AWS Machine Learning Blog
Automate a shared bikes and scooters classification model with Amazon SageMaker Autopilot
Amazon SageMaker Autopilot makes it possible for organizations to quickly build and deploy an end-to-end machine learning (ML) model and inference pipeline with just a few lines of code or even without any code at all with Amazon SageMaker Studio. Autopilot offloads the heavy lifting of configuring infrastructure and the time it takes to build an entire pipeline, including feature engineering, model selection, and hyperparameter tuning.
In this post, we show how to go from raw data to a robust and fully deployed inference pipeline with Autopilot.
We use Lyft’s public dataset on bikesharing for this simulation to predict whether or not a user participates in the Bike Share for All program. This is a simple binary classification problem.
We want to showcase how easy it is to build an automated and real-time inference pipeline to classify users based on their participation in the Bike Share for All program. To this end, we simulate an end-to-end data ingestion and inference pipeline for an imaginary bikeshare company operating in the San Francisco Bay Area.
The architecture is broken down into two parts: the ingestion pipeline and the inference pipeline.
We primarily focus on the ML pipeline in the first section of this post, and review the data ingestion pipeline in the second part.
To follow along with this example, complete the following prerequisites:
- Create a new SageMaker notebook instance.
- Create an Amazon Kinesis Data Firehose delivery stream with an AWS Lambda transform function. For instructions, see Amazon Kinesis Firehose Data Transformation with AWS Lambda. This step is optional and only needed to simulate data streaming.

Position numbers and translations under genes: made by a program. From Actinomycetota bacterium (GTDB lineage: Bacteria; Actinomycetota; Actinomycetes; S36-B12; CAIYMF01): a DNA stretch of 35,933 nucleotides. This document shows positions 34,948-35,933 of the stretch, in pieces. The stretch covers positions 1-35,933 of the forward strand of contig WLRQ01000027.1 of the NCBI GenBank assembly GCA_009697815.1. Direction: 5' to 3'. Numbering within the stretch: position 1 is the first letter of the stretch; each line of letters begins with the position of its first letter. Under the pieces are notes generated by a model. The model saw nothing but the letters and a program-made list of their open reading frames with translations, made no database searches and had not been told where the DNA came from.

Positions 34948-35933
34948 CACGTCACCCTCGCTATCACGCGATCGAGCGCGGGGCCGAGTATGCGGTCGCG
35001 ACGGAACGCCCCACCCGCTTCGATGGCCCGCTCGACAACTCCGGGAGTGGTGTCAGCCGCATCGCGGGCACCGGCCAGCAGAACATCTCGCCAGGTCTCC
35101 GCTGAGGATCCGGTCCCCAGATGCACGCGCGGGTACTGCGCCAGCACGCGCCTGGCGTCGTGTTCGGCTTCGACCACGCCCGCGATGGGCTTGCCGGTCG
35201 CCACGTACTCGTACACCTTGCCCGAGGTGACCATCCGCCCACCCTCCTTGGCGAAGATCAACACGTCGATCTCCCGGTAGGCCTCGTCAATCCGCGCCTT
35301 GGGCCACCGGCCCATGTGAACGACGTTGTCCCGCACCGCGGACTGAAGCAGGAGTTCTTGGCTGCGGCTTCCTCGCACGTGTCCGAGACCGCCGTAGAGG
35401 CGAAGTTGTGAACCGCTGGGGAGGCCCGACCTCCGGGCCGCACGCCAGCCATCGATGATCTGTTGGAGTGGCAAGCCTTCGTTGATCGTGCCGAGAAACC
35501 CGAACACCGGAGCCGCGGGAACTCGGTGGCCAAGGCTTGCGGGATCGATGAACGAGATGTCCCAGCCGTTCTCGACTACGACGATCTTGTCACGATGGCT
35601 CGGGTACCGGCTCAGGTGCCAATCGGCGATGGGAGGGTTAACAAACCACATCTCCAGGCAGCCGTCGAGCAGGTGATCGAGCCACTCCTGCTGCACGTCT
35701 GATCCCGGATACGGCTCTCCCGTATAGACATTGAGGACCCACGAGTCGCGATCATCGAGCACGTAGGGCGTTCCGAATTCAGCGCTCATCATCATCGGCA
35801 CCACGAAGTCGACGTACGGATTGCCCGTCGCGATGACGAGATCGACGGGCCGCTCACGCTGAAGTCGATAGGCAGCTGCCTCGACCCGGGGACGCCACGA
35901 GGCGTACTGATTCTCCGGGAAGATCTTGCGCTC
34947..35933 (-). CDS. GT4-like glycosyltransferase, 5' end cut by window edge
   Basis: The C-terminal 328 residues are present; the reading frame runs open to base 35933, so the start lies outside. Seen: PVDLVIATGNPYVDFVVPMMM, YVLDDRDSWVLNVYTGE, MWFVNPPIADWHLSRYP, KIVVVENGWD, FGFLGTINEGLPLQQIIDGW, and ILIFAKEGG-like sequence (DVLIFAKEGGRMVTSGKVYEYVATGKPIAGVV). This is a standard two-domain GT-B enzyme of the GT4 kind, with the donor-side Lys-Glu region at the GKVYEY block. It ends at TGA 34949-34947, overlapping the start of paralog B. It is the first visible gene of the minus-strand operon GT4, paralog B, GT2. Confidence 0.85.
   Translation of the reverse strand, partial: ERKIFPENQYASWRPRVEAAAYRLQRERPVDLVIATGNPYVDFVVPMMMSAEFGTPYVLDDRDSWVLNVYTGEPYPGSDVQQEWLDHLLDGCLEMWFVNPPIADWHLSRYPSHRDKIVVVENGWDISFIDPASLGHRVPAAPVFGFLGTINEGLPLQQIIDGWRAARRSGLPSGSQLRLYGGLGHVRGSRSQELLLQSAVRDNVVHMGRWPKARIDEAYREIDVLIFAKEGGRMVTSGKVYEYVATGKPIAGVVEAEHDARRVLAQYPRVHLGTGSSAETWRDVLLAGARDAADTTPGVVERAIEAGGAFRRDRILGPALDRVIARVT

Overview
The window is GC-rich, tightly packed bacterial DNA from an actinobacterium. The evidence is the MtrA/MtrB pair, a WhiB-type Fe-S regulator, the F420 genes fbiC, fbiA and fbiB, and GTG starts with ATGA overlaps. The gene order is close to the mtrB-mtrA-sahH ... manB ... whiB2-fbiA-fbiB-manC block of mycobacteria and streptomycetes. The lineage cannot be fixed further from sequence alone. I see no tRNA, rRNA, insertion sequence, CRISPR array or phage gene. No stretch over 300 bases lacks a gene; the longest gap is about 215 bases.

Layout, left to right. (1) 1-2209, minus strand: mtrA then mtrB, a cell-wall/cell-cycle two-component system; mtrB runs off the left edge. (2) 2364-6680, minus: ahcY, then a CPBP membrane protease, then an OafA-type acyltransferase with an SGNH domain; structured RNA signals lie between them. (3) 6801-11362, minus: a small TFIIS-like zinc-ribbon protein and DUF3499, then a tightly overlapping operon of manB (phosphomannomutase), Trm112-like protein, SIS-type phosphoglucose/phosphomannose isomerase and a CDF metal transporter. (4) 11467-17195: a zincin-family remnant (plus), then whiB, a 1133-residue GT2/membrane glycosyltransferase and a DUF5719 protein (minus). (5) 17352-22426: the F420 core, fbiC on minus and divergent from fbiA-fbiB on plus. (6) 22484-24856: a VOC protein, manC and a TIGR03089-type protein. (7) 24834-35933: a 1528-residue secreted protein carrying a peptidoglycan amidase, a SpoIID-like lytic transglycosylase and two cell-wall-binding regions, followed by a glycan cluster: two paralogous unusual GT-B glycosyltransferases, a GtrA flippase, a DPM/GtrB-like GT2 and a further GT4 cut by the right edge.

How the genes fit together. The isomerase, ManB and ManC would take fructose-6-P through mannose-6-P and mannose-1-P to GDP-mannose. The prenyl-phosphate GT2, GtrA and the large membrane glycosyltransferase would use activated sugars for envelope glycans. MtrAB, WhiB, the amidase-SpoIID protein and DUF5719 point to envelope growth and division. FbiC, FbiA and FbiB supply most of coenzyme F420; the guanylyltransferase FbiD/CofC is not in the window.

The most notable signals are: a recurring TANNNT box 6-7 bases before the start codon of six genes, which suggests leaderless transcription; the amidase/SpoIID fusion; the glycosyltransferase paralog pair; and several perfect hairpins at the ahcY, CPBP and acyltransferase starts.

Let’s download and visualize the dataset, which is located in a public Amazon Simple Storage Service (Amazon S3) bucket and static website:
The following screenshot shows a subset of the data before transformation.
The last column of the data contains the target we want to predict, which is a binary variable taking either a Yes or No value, indicating whether the user participates in the Bike Share for All program.
Let’s take a look at the distribution of our target variable for any data imbalance.
As shown in the graph above, the data is imbalanced, with fewer people participating in the program.
We need to balance the data to prevent an over-representation bias. This step is optional because Autopilot also offers an internal approach to handle class imbalance automatically, which defaults to a F1 score validation metric. Additionally, if you choose to balance the data yourself, you can use more advanced techniques for handling class imbalance, such as SMOTE or GAN.
For this post, we downsample the majority class (No) as a data balancing technique:
The following code enriches the data and under-samples the overrepresented class:
We deliberately left our categorical features not encoded, including our binary target value. This is because Autopilot takes care of encoding and decoding the data for us as part of the automatic feature engineering and pipeline deployment, as we see in the next section.